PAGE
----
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Column: So far, rookie Wise looks like the real deal

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(Adam Richins for BSJ)

FOXBOROUGH — Ok, let’s get call the caveats out of the way.

There have only been nine practices.

He’s yet to even play an exhibition game, let alone a real NFL game against full-grown men.

If he stays healthy...

If he doesn’t get full of himself and get sent to isolation on Jonas Gray Island somewhere in The Harbor

OK, good. That’s all out of the way, because we have something to say: Deatrich Wise Jr., the Patriots’ rookie fourth-round pick, not only has an opportunity to be a major contributor for the team this season, he has a real chance to be a star for years to come.

No, I haven’t gone crazy. And, no, I haven’t been drinking the Kraft-flavored Kool Aid upon my re-indoctrination to the Patriots beat.

I’ve just been at practice every day, and Wise’s talent and impactful play has been so overwhelming to this point that you’d be an idiot or overly cautious not to draw the same conclusion. Wise, the 23-year-old Arkansas product, has just been terrific.

Let us count the ways:

Length: This is an enormous young athlete. At the combine, he was measured at 6-foot-5 and 274 pounds, with arms nearly 36 inches and 10.5-inch hands. Those are huge. Those arms and those hands have been a tough combination for blockers and quarterbacks a like. Wise has altered a half-dozen Tom Brady passes to this point. Wise is also very strong. Basically, he appears to be some sort of football version of a Transformer. To go along with his immense frame, he wears forearm pads and team-issued knee braces. Wise certainly looks the part physically. He resembles Patriots Hall of Famer Willie McGinest. Maybe not fourth-overall pick, physical-freak McGinest early in his career. But No. 55 with a few years on him.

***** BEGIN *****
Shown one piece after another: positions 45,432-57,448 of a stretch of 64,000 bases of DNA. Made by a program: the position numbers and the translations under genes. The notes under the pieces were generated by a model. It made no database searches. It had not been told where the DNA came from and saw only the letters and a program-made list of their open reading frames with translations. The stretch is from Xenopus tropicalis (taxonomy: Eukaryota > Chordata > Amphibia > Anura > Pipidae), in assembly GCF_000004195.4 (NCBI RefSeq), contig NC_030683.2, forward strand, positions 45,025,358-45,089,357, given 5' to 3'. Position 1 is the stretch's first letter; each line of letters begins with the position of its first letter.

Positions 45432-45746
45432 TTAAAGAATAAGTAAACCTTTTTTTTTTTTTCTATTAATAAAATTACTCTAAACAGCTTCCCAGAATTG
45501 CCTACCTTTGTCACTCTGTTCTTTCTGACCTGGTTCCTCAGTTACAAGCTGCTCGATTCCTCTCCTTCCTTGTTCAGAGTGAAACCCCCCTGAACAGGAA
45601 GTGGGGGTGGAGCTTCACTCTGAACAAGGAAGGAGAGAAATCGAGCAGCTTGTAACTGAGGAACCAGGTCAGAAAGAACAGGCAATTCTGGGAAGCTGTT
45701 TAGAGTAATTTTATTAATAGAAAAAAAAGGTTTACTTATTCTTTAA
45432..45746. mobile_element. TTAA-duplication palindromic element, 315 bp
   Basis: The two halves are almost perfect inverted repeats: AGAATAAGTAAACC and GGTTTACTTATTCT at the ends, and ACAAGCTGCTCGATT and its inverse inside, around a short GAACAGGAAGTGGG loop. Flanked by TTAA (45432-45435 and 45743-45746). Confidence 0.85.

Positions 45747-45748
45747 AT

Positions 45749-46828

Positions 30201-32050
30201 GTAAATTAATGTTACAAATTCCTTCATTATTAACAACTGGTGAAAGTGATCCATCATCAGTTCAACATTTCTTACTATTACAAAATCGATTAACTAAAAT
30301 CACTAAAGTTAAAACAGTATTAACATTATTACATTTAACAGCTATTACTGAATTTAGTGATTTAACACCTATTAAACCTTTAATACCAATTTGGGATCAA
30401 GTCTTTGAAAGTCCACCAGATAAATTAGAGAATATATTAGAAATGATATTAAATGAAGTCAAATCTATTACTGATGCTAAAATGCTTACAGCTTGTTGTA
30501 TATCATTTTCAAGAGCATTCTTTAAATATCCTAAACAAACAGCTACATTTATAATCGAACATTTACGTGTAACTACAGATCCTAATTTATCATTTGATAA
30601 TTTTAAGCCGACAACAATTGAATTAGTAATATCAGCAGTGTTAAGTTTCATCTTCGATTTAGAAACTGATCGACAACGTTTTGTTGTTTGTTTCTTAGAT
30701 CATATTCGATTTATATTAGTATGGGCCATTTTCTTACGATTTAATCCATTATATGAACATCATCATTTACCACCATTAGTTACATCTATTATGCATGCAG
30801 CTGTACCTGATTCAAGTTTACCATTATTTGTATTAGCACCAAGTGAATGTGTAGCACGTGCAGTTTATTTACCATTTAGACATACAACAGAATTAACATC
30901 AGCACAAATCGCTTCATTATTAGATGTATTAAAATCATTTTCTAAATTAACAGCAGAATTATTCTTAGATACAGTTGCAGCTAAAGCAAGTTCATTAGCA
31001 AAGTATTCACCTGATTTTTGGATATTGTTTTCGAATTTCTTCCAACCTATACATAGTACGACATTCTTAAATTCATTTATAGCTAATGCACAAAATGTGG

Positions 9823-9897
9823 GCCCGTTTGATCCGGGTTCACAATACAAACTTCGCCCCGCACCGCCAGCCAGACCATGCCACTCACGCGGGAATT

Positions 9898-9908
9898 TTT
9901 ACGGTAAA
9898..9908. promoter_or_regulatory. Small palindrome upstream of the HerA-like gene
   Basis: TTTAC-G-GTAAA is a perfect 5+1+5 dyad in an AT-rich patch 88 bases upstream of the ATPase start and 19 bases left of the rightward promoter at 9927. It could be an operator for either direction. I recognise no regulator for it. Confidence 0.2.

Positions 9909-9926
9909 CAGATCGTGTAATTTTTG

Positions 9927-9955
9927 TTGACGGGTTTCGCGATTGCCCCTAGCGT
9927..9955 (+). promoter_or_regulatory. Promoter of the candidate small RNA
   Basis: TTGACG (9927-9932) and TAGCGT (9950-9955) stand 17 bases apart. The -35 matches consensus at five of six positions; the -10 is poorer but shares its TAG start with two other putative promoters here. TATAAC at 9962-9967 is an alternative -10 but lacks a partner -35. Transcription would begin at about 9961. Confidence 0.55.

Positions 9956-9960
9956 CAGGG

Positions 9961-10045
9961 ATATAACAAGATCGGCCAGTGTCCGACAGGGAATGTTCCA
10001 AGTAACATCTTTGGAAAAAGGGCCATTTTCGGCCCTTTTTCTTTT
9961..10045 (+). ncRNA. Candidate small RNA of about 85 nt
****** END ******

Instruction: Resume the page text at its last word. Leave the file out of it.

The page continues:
Natural instincts: Let’s be honest, Wise doesn’t scream dominating player when you watch him individually. He’s very high cut with long legs and a big, strange stride. He's not overly quick getting off the ball. But there’s something about him. Perhaps it’s genes -- his father was a ninth-round pick of the Seahawks in 1998 and played in the CFL. Most tall players have trouble against offensive line because of the difference in leverage. But through a combination of advanced hand work (he uses a variety of moves well beyond his years) and impressive balance is able to get on the edge of players and close quickly. “I don’t know, I think it’s a mixture of a lot of things,” Wise said when asked what he thinks gives blockers the most trouble. “I guess my length, my bend, quickness. I have something inside of me that just won’t get me get blocked.” Since starting 3-2 in one-on-ones, Wise is 5-1 with his only defeat lining up over the center.